09 October 2019
A report by VOA News from South Sudan quoting a local government official claimed an oil leak from a ruptured pipeline had had a serious impact on the surrounding population and environment.
Representative image: Shutterstock
Budang County commissioner Gatiep Both Gabriel said: “The leakage has stopped, but the impact is so big. It is drying trees, killing cattle, and poisoning people, and the water is falling into the Nile," Gabriel told South Sudan in Focus.Gabriel said he feared people living along the River Nile, especially nearby villagers, were drinking contaminated water.
Speaking publicly for the first time since the oil pipeline broke on September 25, South Sudan petroleum minister Awow Daniel Chuang said the oil spill, 15 kilometres north of Lalubo in Northern Liech state, was contained after Greater Pioneer Operating Company (GPOC) dispatched foreign experts to the scene.
GPOC is an oil consortium owned by China's National Petroleum Corporation, Malaysia's Petronas, India's ONGC Videsh and South Sudan's government-run Nile Petroleum Corporation.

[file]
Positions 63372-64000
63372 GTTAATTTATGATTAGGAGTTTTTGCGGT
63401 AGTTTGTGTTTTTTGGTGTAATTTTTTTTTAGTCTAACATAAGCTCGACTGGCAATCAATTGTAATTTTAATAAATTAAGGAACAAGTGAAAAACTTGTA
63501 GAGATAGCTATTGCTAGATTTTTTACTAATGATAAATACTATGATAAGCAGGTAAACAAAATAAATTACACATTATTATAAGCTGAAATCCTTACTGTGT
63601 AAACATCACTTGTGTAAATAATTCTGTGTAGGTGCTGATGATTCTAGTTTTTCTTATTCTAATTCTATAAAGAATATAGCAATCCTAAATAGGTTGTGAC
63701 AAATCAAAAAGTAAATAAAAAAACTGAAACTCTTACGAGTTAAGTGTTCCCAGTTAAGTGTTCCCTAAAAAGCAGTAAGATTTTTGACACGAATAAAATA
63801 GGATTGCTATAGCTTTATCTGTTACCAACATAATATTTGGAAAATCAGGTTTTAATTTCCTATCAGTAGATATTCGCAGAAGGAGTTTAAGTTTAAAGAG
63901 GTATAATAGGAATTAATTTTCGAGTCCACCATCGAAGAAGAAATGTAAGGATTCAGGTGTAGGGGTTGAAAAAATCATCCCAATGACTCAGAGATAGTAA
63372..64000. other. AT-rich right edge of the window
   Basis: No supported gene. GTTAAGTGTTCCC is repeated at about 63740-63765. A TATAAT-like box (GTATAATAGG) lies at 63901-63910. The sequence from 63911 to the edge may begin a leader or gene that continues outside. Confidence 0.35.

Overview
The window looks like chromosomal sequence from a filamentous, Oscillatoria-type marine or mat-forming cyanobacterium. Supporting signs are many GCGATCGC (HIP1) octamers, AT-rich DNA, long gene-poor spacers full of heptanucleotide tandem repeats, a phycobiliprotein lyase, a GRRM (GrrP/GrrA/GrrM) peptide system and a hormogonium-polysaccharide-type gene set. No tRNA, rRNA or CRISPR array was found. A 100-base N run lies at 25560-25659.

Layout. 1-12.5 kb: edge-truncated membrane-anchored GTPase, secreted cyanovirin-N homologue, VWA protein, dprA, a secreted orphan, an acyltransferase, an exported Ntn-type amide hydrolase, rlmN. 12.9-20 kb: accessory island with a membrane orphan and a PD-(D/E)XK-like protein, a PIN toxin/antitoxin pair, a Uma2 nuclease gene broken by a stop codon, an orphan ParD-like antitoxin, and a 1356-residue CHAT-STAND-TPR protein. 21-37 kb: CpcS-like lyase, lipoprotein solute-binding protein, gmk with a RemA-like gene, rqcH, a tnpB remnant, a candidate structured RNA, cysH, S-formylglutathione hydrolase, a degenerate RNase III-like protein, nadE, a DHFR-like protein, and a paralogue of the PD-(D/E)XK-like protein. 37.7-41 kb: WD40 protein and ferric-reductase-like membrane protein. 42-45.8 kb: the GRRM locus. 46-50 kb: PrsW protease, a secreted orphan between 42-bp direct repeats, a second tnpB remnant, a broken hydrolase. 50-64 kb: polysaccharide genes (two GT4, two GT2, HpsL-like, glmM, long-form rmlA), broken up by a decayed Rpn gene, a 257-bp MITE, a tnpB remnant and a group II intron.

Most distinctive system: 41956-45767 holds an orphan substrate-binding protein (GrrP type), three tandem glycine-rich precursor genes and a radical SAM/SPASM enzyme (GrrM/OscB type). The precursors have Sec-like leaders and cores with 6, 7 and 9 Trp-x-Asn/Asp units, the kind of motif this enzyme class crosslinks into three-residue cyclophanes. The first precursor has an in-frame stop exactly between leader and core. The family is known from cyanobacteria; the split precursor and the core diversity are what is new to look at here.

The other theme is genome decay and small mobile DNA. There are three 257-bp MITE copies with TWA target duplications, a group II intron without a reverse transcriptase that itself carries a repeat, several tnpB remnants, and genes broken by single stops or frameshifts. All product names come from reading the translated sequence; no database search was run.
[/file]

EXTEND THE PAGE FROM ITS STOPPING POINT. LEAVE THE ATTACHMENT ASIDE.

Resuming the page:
Chuang said as much as 2,000 barrels of oil could have leaked into the surrounding land and water since the pipeline burst.But when asked about the spill's impact on residents, Chuang said the leakage took place in a remote area where there is no human settlement. This was disputed by County commissioner Gabriel.
Chuang said the spill covered about 400 square meters, but Gabriel said the affected area was much larger.
Chuang said some pipelines in the area have not been in use since late 2013 when fighting broke out in South Sudan and warned there could be more oil leaks on the horizon.
He said the ministry plans to contract a foreign company to carry out an environmental audit.
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